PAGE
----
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Elfin Noce is an associate in the Business Trial Practice Group in the firm's Washington, D.C. office. He also is a member of the Privacy and Cybersecurity Team.

NIST’s new draft guidance, Special Publication 800-53B, Control Baselines for Information Systems and Organizations, provides important information on selecting both security and privacy control baselines for the Federal Government. These control baselines are from NIST Special Publication 800-53 and have been moved to this separate publication “so the SP 800-53 [can] serve as a consolidated catalog of security and privacy controls regardless of how those controls [are] used by different communities of interest.”   The new guidance addresses federal information systems and is applicable to information systems used or operated by an agency, a contractor on behalf of an agency, or another organization on behalf of an agency.
Continue Reading NIST Issues Draft Guidance on Security and Privacy Control Baselines – SP 800-53B

NIST recently released the final public draft of SP 800-172, Enhanced Security Requirements for Protecting Controlled Unclassified Information: A Supplement to NIST Special Publication 800-171 (formerly Draft NIST SP 800-171B). NIST is proposing additional security requirements for certain CUI in non-federal systems that is associated with critical programs or high value assets and is soliciting public comments through August 21, 2020.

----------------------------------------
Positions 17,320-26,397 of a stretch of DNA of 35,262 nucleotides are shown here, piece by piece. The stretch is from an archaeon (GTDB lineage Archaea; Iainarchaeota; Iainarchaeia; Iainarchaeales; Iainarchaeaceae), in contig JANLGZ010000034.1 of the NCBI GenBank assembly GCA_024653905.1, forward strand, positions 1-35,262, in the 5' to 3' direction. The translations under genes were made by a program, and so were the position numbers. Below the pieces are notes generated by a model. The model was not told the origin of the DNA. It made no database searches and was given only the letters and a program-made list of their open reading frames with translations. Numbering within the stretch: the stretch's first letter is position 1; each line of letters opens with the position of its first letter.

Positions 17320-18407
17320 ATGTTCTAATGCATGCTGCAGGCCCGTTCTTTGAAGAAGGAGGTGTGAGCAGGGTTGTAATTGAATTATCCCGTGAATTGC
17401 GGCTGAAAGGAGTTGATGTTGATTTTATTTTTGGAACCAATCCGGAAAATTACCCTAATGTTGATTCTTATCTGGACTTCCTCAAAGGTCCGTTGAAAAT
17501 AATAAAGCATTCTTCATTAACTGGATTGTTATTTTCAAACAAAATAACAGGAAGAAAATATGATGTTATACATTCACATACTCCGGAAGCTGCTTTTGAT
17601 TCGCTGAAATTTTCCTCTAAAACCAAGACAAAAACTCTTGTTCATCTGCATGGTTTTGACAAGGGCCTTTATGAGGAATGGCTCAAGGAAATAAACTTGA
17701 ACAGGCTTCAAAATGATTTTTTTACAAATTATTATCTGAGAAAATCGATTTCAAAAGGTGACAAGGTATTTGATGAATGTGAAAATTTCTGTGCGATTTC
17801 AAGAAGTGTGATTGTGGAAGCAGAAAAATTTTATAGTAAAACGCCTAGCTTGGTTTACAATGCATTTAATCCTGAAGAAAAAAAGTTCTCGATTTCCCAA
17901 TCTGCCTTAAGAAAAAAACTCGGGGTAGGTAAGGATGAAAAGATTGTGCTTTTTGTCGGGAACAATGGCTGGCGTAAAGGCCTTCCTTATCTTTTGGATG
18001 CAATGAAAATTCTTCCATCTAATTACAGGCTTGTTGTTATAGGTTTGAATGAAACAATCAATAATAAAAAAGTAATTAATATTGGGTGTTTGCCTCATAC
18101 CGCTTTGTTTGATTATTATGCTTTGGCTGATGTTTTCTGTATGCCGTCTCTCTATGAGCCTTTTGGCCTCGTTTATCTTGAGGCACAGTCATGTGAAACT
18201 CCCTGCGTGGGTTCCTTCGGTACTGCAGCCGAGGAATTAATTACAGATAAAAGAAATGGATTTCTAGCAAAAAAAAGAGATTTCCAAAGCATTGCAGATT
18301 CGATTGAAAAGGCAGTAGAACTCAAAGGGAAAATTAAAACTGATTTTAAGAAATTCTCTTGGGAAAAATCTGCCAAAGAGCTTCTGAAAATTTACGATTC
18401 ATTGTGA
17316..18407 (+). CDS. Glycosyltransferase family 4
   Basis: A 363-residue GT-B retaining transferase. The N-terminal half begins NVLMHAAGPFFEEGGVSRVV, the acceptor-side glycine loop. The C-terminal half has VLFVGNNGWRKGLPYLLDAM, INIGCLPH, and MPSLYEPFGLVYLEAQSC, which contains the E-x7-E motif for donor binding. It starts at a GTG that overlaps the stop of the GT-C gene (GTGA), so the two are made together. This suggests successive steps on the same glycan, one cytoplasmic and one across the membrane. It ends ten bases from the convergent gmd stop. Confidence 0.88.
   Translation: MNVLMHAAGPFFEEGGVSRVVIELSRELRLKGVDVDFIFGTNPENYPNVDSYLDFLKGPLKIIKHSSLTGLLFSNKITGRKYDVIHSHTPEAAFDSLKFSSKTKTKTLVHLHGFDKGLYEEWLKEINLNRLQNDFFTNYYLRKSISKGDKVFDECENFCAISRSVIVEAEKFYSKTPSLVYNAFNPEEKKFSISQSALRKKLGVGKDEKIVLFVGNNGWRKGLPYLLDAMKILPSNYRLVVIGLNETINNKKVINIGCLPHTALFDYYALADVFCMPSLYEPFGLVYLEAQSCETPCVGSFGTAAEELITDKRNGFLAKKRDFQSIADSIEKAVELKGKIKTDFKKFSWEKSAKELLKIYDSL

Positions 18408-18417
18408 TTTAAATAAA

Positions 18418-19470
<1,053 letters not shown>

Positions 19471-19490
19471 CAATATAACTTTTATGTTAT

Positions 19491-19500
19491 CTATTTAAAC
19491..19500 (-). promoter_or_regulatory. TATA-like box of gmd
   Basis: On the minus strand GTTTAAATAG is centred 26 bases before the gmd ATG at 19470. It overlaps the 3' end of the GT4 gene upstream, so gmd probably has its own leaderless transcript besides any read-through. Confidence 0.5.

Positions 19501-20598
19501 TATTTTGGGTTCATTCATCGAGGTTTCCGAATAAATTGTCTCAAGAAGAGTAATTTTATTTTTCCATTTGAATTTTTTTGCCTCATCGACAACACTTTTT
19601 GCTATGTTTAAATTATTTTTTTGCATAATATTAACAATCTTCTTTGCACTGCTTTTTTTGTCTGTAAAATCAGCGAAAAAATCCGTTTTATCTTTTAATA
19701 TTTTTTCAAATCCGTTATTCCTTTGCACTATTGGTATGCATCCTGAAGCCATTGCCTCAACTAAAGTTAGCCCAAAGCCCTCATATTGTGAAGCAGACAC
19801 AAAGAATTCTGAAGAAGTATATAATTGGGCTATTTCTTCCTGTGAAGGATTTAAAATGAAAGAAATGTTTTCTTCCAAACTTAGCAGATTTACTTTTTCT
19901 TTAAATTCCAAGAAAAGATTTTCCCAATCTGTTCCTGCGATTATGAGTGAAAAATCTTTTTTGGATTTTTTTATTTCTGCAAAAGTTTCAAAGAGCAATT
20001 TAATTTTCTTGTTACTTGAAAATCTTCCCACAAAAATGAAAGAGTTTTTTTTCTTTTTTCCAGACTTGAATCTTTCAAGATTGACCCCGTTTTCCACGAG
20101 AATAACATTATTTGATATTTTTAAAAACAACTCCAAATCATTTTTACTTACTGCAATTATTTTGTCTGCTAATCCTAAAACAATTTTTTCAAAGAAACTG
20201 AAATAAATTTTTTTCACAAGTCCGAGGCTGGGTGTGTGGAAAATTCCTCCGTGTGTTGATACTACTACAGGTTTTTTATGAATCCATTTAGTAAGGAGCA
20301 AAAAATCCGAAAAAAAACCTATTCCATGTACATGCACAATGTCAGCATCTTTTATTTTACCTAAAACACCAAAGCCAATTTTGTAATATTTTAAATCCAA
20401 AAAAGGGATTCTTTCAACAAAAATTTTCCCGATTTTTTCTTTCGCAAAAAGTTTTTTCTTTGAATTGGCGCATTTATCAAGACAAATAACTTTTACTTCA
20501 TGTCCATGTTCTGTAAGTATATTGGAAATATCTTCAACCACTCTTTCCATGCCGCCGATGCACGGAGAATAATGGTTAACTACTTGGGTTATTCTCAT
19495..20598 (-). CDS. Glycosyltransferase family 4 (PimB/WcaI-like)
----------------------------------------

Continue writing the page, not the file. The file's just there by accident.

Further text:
Continue Reading NIST Proposes Draft Enhanced Security Requirements for Protecting CUI

As a part of its Cybersecurity for IoT Program, NIST recently released two publications with the goal of providing cybersecurity guidance and best practices specific for companies manufacturing IoT devices. These publications were developed as a part of NIST’s implementation of the 2017 Executive Order on Strengthening the Cybersecurity of Federal Networks and Critical Infrastructure. With these publications, NIST provides a set of recommended activities that manufacturers should consider to improve the securability of IoT devices, as well as a baseline level of security requirements for these devices.

Continue Reading NIST Releases Cybersecurity Guidance for Manufacturers of IoT Devices

The European Parliament recently issued a resolution directed at the European Commission on its concerns with automated decision-making processes and artificial intelligence. While the EU Parliament addresses several areas of automated decision-making, the underlying theme of this resolution is that the Commission should ensure that there is transparency and human oversight of these processes. In particular, the EU Parliament stresses that consumers should be properly informed about how the automated decision-making functions, be protected from harm, and, particularly with automated decision-making in professional services, that humans are always responsible and able to overrule decisions.  Additionally, this resolution stresses the need for a risk-based approach to regulating AI and automated decision-making and for the availability of large amounts of high quality data, while at the same time protecting any personal data under GDPR.
Continue Reading European Parliament Weighs in on Automated Decision-Making